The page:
A watered down pain in the gut

There’s something about trotro drivers. They can’t bear sitting in traffic for even the shortest time. The car stops and the driver slouches into his seat on his left elbow, with a kiss of the teeth and a frown on his face. Half a minute later, he sits up, beckons his mate to stick his hand out and with all the energy left in his two arms, turns the wheel, bouncing in his seat with each turn. A jerk or two later, the car moves onto the shoulder of the road, warning animals and pedestrians to get out of the way with a blast of the horn every few seconds. On my route, however, a good number of these are people carrying yellow containers in search of water.

As the city has developed towards Adenta over the past few years, the water connection seems not to have been able to catch up. Indeed, the taps in homes are nothing but decorations, and at best, a fast fading glimmer of hope that one day, water will flow and showers can be enjoyed.

Some months ago, we were breezing past the 37 Military Hospital and the pesky private cars slowing us down. Our driver gunned towards the Flagstaff House traffic light as it turned amber. There was no way we’d make it legally. The last gasp sight of the menacing policeman caused the driver to slam the brakes, violently throwing us all forward. He made it. Only just.

Yet, while the insults flowed, I could only look ahead at the water tanker mindlessly throwing water at the plants in the island of the road. I sighed. Back home, there had been no water through the taps in a while. A friend had once used 30 sachets of pure water to bath, and here was this tanker watering plants and the road. Still, for reasons difficult to understand, the Ghana Water Company doesn’t get as much public abuse as the Electricity Company of Ghana.

One morning, as I was dragging myself to the bus-stop, I met two children approaching from the opposite direction. The older boy carried a bucket of water on his head, telling the younger girl with him to hurry up so they could bath and go to school. She was struggling with her small bucket to keep up and didn’t look amused one bit.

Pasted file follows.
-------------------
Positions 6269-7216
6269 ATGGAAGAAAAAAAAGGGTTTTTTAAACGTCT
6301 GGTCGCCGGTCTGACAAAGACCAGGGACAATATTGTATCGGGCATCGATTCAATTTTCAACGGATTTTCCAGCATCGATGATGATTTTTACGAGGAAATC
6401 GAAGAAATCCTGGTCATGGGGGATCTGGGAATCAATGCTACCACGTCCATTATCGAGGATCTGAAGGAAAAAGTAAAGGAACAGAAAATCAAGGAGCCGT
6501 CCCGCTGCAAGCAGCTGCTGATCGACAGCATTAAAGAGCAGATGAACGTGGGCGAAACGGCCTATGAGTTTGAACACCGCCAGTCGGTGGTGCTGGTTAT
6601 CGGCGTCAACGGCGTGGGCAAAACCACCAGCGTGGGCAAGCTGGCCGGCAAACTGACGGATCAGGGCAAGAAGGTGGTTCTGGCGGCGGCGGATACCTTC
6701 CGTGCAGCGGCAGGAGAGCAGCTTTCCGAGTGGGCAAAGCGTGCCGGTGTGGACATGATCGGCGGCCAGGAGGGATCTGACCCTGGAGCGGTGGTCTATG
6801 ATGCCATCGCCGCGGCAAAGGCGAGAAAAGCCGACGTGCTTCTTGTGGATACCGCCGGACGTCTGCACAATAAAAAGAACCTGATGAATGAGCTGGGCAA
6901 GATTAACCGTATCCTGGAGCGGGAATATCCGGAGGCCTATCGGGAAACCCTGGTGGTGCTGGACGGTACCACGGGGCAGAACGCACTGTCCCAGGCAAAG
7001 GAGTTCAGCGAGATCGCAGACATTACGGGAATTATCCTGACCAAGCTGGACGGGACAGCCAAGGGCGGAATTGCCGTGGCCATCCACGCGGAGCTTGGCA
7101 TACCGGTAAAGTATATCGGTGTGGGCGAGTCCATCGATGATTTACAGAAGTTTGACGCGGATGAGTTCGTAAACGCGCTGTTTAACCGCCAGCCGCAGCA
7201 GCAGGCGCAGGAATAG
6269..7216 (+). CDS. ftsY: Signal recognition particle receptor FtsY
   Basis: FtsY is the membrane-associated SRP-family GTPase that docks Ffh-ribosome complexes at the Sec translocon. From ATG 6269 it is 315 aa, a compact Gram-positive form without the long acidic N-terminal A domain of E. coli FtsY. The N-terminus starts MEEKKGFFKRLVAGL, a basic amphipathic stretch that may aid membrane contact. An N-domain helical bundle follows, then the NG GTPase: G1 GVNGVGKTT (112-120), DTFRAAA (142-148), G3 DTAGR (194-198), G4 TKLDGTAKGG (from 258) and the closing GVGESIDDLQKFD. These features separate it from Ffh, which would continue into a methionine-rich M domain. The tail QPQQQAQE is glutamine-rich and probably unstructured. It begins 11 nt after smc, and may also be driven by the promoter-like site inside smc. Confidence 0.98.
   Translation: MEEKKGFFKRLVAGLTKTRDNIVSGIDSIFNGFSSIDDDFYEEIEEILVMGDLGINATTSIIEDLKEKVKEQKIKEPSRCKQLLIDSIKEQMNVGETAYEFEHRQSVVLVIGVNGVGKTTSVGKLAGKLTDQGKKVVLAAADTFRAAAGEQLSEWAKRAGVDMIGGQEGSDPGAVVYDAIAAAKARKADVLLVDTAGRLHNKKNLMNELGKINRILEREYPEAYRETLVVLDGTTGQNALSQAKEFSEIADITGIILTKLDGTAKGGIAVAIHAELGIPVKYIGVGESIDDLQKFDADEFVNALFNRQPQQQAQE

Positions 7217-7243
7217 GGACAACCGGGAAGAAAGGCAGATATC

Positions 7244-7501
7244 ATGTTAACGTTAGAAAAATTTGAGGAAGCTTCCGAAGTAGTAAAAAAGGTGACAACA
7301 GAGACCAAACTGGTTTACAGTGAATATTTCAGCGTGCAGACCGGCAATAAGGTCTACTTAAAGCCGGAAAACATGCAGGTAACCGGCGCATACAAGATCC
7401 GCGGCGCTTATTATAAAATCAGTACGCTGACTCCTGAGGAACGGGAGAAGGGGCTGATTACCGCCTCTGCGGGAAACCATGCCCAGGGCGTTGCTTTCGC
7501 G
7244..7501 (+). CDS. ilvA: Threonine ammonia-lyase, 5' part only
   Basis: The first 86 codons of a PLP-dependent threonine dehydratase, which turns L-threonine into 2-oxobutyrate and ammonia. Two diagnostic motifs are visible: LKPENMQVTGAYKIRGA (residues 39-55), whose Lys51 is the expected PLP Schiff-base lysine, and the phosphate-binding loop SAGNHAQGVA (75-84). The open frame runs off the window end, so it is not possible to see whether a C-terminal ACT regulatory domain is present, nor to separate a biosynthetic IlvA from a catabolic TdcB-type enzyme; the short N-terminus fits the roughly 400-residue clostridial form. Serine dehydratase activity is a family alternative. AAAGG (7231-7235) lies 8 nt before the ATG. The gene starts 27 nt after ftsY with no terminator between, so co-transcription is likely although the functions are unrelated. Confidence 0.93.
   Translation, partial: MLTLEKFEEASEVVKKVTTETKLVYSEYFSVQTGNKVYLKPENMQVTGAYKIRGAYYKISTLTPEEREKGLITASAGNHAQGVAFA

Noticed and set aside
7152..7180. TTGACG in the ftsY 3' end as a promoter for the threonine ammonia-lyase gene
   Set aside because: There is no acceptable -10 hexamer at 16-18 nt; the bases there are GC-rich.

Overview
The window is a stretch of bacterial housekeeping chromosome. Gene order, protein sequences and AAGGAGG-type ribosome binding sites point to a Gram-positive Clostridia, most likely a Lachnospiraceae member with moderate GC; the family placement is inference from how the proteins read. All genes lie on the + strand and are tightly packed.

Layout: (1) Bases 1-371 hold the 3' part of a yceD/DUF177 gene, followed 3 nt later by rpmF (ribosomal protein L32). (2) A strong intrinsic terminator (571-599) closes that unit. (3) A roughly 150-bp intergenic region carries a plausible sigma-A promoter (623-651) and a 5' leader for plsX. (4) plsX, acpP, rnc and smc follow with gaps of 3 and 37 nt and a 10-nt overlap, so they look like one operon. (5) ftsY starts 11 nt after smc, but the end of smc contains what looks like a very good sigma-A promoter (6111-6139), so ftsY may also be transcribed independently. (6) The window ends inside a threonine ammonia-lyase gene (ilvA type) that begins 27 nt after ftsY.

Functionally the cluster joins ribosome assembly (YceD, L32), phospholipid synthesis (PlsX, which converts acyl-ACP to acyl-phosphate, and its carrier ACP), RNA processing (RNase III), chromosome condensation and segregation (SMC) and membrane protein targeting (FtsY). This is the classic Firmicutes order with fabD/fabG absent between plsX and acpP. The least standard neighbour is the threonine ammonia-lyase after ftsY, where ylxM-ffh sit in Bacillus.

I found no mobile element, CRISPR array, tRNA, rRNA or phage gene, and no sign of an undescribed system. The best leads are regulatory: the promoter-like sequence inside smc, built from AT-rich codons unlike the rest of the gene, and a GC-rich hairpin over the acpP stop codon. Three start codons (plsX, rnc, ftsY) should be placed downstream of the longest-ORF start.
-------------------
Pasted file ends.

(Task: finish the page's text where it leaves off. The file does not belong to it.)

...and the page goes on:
Interestingly enough, they passed a group of four rascals who had grounded their buckets and were heartily talking. They seemed to be enjoying their fine excuse from the classroom. Soon, they started throwing handfuls of water at each other. Clearly, long division and times tables were far from their minds.

It’s not uncommon to see a young man straining behind a wheelbarrow stacked with two or three large yellow jerrycans. These bright containers held vegetable oil in a former life. Now, they are like furniture in the homes of the great and small in Accra, their presence no more that out of place. Having gained popularity during the presidency of J. A. Kufuor, they naturally assumed his name. Today, Kufuor Gallons are your ideal water containers. How many times haven’t I seen them lined up at the watering holes in the city? Or in those compounds where water is brought daily from far away?

These compounds belong to those profiteering from our collective agony. After all, even in times of war, there are those who make a killing while everyone else’s focus shifts to basic survival. Like tanks through classic CNN footage from a conflict zone, trucks carrying large tanks of water traverse the roads.

This is certainly an enterprising business operated with military precision. The routes are well mapped out, the sources of water remain top secret, and delivery is bang on time. Every morning, I see them cruising, noisily splashing water about. They come – full of badly needed water – like three-humped camels in the desert, with henchmen sitting in the back guarding the prized liquid.

One morning, I saw a battered truck carrying two medium tanks, tilted dangerously to the left. I didn’t envy the driver or anyone trying to overtake him. I doubted it would survive the trip back. However, I’m sure countless others had written it off in the past. It would make it, and the driver would be paid his due.

The past four months have left the taps at home as monuments of better days gone by. 30 pesewas per gallon sure adds up, too. Yet, how did a water bill appear at home the other day?

The guy on a white background all over East Legon and Dzorwulu, I heard, wants our parliamentary seat. If his luck shines and he wins, he better fix this problem, come hell or high water.



About Kwaku Dankwa

By day, I'm an advertising copywriter. That's what I've done all my working life (National Service doesn't count). Husband of Esther, father of Jesse and twin boys Mark and Andrew, and servant of Christ. I previously wrote a blog on the dramatic side of public transport in Accra, "The Daily Commute: From Bridge to Ridge." Enjoy.
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6 Responses to A watered down pain in the gut

  1. Kwaku, you wili kill me with your iterary devices. They are jsut superb. “Like tanks through classic CNN footage from a conflict zone, trucks carrying large tanks of water traverse the roads.” what sweet pun and imagery.

    I am happy to nominate you for the Versatile Blogger Award. Do check my blog for details: http://readinpleasure.wordpress.com

  2. Guy Lou says:


    you just worsened my evening.
    what is wrong with africa kraaa???

  3. Sis says:

    Great piece!

  4. Kwaku, Cheers! I’ve nominated you (yes agian) for the Sunshine Award. Check the detials for acceptace out on my blog http://readinpleasure.wordpress.com

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